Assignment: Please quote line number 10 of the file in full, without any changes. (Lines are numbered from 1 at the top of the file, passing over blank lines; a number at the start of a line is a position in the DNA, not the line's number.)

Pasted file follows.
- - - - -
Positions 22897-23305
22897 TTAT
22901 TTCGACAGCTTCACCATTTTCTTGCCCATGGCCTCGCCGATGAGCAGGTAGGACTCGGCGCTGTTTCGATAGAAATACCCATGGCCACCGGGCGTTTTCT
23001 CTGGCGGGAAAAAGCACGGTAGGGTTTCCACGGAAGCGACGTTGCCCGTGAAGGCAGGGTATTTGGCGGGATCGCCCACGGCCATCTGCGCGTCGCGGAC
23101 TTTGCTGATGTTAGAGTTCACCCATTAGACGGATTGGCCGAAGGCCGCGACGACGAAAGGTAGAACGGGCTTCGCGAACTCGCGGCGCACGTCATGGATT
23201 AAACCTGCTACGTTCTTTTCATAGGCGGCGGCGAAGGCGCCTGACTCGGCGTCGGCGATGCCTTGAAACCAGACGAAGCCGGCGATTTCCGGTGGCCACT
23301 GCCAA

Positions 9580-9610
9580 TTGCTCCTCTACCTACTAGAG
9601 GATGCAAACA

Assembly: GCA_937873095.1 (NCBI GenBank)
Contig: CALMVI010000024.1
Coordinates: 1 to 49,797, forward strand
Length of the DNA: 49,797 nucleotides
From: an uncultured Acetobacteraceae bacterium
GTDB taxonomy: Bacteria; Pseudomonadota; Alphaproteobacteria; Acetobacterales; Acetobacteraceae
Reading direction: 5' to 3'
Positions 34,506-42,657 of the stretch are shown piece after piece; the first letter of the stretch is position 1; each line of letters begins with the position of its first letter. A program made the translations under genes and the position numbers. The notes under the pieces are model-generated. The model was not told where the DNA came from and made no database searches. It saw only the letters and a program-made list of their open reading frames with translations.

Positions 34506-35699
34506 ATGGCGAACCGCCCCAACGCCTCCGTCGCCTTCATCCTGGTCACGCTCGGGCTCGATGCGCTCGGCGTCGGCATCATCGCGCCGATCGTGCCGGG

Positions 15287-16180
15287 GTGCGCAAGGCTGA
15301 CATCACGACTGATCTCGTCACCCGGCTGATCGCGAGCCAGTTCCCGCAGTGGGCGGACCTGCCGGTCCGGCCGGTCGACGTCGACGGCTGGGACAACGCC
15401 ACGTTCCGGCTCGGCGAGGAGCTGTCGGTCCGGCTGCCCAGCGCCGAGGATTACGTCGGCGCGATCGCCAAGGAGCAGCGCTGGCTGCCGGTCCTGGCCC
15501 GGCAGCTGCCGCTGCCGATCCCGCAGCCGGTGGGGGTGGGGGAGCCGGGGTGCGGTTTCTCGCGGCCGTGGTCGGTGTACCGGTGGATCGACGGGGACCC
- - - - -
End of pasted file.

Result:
9601 GATGCAAACA